20. Nater UM, Rohleder N, Gaab J, Berger S, Jud A, et al. (2005) Human salivary alpha-amylase reactivity in a psychosocial stress paradigm. Int J Psychophysiol 55(3): 333-342.
  21. Kirschbaum C, Pirke KM, Hellhammer DH (1993) The 'Trier Social Stress Test'--a tool for investigating psychobiological stress responses in a laboratory setting. Neuropsychobiology 28(1-2): 76-81.
  22. Kudielka BM, Schommer NC, Hellhammer DH, Kirschbaum C (2004) Acute HPA axis responses, heart rate, and mood changes to psychosocial stress (TSST) in humans at different times of day. Psychoneuroendocrinology 29(8): 983-992.
  23. Kirschbaum C, Kudielka BM, Gaab J, Schommer NC, Hellhammer DH (1999) Impact of gender, menstrual cycle phase, and oral contraceptives on the activity of the hypothalamus-pituitary-adrenal axis. Psychosom Med 61(2): 154-162.
  24. Chopra KK, Ravindran A, Kennedy SH, Mackenzie B, Matthews S, et al. (2009) Sex differences in hormonal responses to a social stressor in chronic major depression. Psychoneuroendocrinology 34(8): 1235-1241.
  25. Jones DA, Rollman GB, Brooke RI (1997) The cortisol response to psychological stress in temporomandibular dysfunction. Pain 72(1-2): 171-182.
  26. Barkhordarian A, Ajaj R, Ramchandani MH, Demerjian G, Cayabyab R, et al. (2011) Osteoimmunopathology in HIV/AIDS: A Translational Evidence-Based Perspective. Pathol Res Int 2011: 1-13.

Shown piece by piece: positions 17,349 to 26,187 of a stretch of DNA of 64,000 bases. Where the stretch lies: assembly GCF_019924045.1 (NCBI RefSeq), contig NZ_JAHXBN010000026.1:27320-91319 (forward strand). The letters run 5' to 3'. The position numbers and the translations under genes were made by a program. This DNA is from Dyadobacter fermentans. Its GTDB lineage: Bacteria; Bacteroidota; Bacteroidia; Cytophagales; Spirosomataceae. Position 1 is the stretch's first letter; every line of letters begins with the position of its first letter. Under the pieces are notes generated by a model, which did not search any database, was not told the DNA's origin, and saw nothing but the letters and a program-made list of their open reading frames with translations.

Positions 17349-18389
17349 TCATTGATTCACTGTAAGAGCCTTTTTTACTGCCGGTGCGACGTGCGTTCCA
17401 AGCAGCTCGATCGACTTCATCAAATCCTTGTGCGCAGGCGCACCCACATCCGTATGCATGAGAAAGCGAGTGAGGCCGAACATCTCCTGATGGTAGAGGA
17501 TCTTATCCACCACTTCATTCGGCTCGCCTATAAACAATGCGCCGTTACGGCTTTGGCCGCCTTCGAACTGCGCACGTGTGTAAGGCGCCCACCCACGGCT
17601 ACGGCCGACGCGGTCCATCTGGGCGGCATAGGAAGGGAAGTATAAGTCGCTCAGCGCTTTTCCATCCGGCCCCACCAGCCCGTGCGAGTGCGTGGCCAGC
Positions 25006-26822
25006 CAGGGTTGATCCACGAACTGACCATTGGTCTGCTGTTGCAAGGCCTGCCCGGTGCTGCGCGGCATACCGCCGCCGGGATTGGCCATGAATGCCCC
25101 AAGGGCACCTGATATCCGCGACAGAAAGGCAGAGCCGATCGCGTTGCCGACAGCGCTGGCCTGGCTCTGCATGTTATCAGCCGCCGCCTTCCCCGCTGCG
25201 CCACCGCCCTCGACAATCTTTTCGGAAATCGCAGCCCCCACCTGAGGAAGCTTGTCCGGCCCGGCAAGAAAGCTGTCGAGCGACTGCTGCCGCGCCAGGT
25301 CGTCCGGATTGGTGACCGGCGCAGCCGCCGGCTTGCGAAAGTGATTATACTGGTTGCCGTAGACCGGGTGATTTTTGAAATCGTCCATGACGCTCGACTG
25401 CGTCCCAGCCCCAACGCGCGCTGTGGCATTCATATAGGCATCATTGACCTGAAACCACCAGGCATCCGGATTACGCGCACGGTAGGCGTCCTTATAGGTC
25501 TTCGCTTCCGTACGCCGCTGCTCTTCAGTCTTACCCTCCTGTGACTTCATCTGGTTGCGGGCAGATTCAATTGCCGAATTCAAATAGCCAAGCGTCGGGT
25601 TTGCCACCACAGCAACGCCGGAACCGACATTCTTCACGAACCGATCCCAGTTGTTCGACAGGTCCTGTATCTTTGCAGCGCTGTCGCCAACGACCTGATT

27. Chiappelli F, Shapshak P, Commins D, Singer E, Minagar A, et al. (2008) Molecular Epigenetics, Chromatin, and NeuroAIDS/HIV: Immunopathological Implications. Bioinformation 3(1): 47-52.
  28. Chiappelli F, Manfrini E, Edgerton M, Rosenblum M, Cajulis KD, et al. (2006) Clinical Evidence and Evidence-Based Dental Treatment of Special Populations: Patients with Alzheimer’s Disease. J Calif Dent Assoc 34(6):439-447.
  29. Chiappelli F, Kutschman MM (2016) Person-Environment (PE) Fit in the Dental Practice. Dental Hypotheses 7(1): 1.
  30. Barkhordarian A, Demerjian G, Jan A, Sama N, Nguyen M, et al. (2015) Stakeholder Engagement Analysis - A Bioethics Dilemma in Patient-Targeted Intervention: Patients withTemporomandibular Joint Disorders. J Transl Med 13(1): 15.
  31. Corstjens PL, Abrams WR, Malamud D (2016) Saliva and viral infections. Periodontol 70(1): 93-110.
  32. Musso D, Roche C, Nhan TX, Robin E, Teissier A, et al. (2015) Detection of Zika virus in saliva. J Clin Virol 68: 53-55.

         Indexed in


       Total Visitors

SciDoc Counter

Get in Touch

SciDoc Publishers
16192 Coastal Highway
Lewes, Delaware 19958
Tel :+1-(302)-703-1005
Fax :+1-(302)-351-7355

Creative Commons License
SciDoc Publishers is licensed under a Creative Commons Attribution 4.0 International License.